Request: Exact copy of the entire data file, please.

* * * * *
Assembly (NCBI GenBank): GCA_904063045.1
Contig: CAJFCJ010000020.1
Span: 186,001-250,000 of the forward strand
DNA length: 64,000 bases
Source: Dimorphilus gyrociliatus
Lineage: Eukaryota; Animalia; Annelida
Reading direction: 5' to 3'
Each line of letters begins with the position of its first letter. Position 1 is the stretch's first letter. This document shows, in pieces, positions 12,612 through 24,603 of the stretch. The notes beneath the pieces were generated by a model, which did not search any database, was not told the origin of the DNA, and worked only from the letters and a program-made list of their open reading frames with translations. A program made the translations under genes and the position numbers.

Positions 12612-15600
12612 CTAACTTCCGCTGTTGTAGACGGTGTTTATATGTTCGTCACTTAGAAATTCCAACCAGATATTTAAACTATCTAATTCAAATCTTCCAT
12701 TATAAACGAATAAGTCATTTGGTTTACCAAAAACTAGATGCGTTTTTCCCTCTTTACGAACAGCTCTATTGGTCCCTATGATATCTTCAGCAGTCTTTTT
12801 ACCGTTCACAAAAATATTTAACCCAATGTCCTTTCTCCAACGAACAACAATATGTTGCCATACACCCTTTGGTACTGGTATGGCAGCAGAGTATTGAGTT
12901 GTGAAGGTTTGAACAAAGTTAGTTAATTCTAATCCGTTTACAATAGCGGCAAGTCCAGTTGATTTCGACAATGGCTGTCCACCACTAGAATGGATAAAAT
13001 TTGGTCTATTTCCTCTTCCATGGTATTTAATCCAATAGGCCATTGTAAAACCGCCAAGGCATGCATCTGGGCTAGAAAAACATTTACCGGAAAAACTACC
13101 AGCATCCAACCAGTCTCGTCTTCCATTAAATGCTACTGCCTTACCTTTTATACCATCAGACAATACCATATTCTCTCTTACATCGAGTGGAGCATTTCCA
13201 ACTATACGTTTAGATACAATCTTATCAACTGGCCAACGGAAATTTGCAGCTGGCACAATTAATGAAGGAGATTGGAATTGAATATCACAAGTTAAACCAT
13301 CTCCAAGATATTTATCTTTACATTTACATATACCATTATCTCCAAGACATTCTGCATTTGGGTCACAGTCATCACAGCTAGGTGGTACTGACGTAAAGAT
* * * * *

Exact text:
Assembly (NCBI GenBank): GCA_904063045.1
Contig: CAJFCJ010000020.1
Span: 186,001-250,000 of the forward strand
DNA length: 64,000 bases
Source: Dimorphilus gyrociliatus
Lineage: Eukaryota; Animalia; Annelida
Reading direction: 5' to 3'
Each line of letters begins with the position of its first letter. Position 1 is the stretch's first letter. This document shows, in pieces, positions 12,612 through 24,603 of the stretch. The notes beneath the pieces were generated by a model, which did not search any database, was not told the origin of the DNA, and worked only from the letters and a program-made list of their open reading frames with translations. A program made the translations under genes and the position numbers.

Positions 12612-15600
12612 CTAACTTCCGCTGTTGTAGACGGTGTTTATATGTTCGTCACTTAGAAATTCCAACCAGATATTTAAACTATCTAATTCAAATCTTCCAT
12701 TATAAACGAATAAGTCATTTGGTTTACCAAAAACTAGATGCGTTTTTCCCTCTTTACGAACAGCTCTATTGGTCCCTATGATATCTTCAGCAGTCTTTTT
12801 ACCGTTCACAAAAATATTTAACCCAATGTCCTTTCTCCAACGAACAACAATATGTTGCCATACACCCTTTGGTACTGGTATGGCAGCAGAGTATTGAGTT
12901 GTGAAGGTTTGAACAAAGTTAGTTAATTCTAATCCGTTTACAATAGCGGCAAGTCCAGTTGATTTCGACAATGGCTGTCCACCACTAGAATGGATAAAAT
13001 TTGGTCTATTTCCTCTTCCATGGTATTTAATCCAATAGGCCATTGTAAAACCGCCAAGGCATGCATCTGGGCTAGAAAAACATTTACCGGAAAAACTACC
13101 AGCATCCAACCAGTCTCGTCTTCCATTAAATGCTACTGCCTTACCTTTTATACCATCAGACAATACCATATTCTCTCTTACATCGAGTGGAGCATTTCCA
13201 ACTATACGTTTAGATACAATCTTATCAACTGGCCAACGGAAATTTGCAGCTGGCACAATTAATGAAGGAGATTGGAATTGAATATCACAAGTTAAACCAT
13301 CTCCAAGATATTTATCTTTACATTTACATATACCATTATCTCCAAGACATTCTGCATTTGGGTCACAGTCATCACAGCTAGGTGGTACTGACGTAAAGAT